KENYA – Manufacturers have petitioned President Uhuru Kenyatta to lift the ban on plastic bags, warning that it could cripple the economy.

Under the aegis of the Kenya Association of Manufacturers (KAM), they instead want the Government to create a waste management system to contain the menace.

The lobby has put up a spirited fight against the ban despite the Government maintaining it will not budge on the September implementation date.

The ban, gazetted On February 28, targets carrier bags, plastic bags with handles as well as flat bags – those without handles – used by consumers to carry goods.

Regional exporter

KAM says going ahead with the ban could cost the economy more than 500,000 jobs while the Government also stands to lose an estimated Sh5 billion in tax revenue.

“The direct employment created by the plastic and rubber sector is estimated to be over 2.89 per cent of the Kenyan employees. Indirect employment through retailers, wholesalers and outlets is over 600,000 personnel nationwide,” says KAM in the petition.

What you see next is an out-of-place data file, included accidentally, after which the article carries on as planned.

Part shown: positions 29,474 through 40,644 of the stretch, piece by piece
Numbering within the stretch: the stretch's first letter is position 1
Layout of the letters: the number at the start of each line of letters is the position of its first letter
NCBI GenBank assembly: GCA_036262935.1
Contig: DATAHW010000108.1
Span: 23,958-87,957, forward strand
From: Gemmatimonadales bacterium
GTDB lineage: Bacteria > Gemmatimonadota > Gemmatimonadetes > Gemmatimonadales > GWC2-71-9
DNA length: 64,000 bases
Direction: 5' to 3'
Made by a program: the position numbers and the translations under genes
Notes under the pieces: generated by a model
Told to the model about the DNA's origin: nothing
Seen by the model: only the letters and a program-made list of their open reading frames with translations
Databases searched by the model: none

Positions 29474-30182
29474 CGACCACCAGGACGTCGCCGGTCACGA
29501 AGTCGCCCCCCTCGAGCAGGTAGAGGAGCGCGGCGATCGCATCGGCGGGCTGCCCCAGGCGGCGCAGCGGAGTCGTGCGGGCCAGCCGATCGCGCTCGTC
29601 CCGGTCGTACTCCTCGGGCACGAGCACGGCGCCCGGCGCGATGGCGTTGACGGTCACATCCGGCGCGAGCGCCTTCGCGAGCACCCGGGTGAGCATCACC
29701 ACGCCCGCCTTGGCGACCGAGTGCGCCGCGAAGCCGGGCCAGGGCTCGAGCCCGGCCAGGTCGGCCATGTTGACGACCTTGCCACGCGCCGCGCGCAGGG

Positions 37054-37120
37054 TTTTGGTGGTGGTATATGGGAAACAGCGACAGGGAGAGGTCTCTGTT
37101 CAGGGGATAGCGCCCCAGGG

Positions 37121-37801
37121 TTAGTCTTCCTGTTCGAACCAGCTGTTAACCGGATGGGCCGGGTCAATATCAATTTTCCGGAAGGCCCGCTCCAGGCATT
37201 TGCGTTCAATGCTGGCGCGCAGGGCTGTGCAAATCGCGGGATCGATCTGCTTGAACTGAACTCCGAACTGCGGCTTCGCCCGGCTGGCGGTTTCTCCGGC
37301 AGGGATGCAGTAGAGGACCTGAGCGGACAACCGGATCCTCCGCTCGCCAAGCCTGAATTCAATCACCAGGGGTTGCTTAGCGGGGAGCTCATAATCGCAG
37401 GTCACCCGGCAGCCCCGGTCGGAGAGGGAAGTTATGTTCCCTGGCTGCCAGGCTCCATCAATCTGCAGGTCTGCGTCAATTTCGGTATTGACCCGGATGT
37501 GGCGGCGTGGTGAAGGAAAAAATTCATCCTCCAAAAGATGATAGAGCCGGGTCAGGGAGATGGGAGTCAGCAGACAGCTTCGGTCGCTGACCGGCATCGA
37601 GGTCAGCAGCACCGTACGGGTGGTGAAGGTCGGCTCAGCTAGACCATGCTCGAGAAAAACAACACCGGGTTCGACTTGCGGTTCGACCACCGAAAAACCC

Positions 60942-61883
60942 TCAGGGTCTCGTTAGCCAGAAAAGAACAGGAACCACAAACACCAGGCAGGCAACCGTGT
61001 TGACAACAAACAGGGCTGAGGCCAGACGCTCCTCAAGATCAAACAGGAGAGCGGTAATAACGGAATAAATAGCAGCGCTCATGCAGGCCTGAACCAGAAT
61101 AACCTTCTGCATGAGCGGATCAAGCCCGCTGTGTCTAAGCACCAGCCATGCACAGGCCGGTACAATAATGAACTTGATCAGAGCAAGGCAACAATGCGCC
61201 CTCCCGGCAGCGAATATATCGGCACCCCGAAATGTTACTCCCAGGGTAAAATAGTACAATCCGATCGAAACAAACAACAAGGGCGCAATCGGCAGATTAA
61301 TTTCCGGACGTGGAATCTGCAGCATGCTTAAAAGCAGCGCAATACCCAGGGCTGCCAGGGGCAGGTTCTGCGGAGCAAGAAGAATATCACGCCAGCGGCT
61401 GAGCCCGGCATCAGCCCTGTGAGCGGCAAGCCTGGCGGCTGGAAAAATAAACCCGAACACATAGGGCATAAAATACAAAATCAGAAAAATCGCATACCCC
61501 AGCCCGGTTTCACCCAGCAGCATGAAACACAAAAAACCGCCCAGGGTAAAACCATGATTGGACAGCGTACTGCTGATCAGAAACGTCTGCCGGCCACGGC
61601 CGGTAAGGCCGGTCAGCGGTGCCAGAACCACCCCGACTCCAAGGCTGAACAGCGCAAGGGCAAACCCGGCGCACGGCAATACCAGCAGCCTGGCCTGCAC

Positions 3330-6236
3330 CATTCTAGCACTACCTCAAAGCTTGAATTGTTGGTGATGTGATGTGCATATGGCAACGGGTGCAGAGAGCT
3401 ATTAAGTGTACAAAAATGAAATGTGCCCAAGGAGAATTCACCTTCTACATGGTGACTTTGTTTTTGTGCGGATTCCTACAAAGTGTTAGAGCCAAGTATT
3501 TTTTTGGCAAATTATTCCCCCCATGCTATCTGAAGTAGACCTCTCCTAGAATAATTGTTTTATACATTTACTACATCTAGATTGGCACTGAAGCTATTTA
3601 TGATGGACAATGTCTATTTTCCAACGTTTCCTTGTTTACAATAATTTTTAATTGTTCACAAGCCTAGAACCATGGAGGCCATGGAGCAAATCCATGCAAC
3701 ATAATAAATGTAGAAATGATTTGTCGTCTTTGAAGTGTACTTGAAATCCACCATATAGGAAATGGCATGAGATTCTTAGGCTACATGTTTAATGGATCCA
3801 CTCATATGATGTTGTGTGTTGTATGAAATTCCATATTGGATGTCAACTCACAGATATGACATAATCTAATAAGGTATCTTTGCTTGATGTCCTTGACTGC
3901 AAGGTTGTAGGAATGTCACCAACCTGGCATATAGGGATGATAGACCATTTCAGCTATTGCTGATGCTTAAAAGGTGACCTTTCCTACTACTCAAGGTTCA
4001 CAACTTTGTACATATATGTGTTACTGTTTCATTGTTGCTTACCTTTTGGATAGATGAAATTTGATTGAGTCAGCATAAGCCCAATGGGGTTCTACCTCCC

Plastic bag manufacturers are estimated to employ up to 9,000 people both directly and indirectly, according to the petition.

KAM has urged President Kenyatta in the petition to develop a sustainable plastic waste management strategy and an implementation plan focusing on industry players who use, manufacture and import plastics.

The lobby says creating an alternative waste management system will help create jobs and revenue from processes such as waste collection, transportation, segregation and recycling.

KAM also proposes the formation of a Waste Management Board Levy to be charged on all plastics at source at one per cent cost, insurance and freight value.

They argue recycling has already seen generation of energy fuel and manufacture of materials such as pipes used in buildings.

“These efforts are on going in the country and need to be enhanced and supported for the impact to the environment is felt through public private partnerships,” says the lobby.

The group notes that between 1995 and 2006, Kenya was the second largest plastic packaging developer on the continent, raising the country’s profile as a regional exporter.

It warns the ban would affect Kenya’s competitive edge within the region and increase the country’s trade deficit estimating, with the sector said to contribute almost $250 million worth of exports to countries such as Sudan, South Sudan, Somalia, Ethiopia and Central Africa.

KAM also wants the removal of the existing Sh120 excise duty on shopping bags. In May, KAM had petitioned the National Assembly to have the ban reversed.

But in June, the National Environment Management Authority said the ban would not be reversed and warned that manufacturers found producing the bags would be prosecuted as would supermarkets using the bags to package items for their customers.

August 3, 2017: The Standard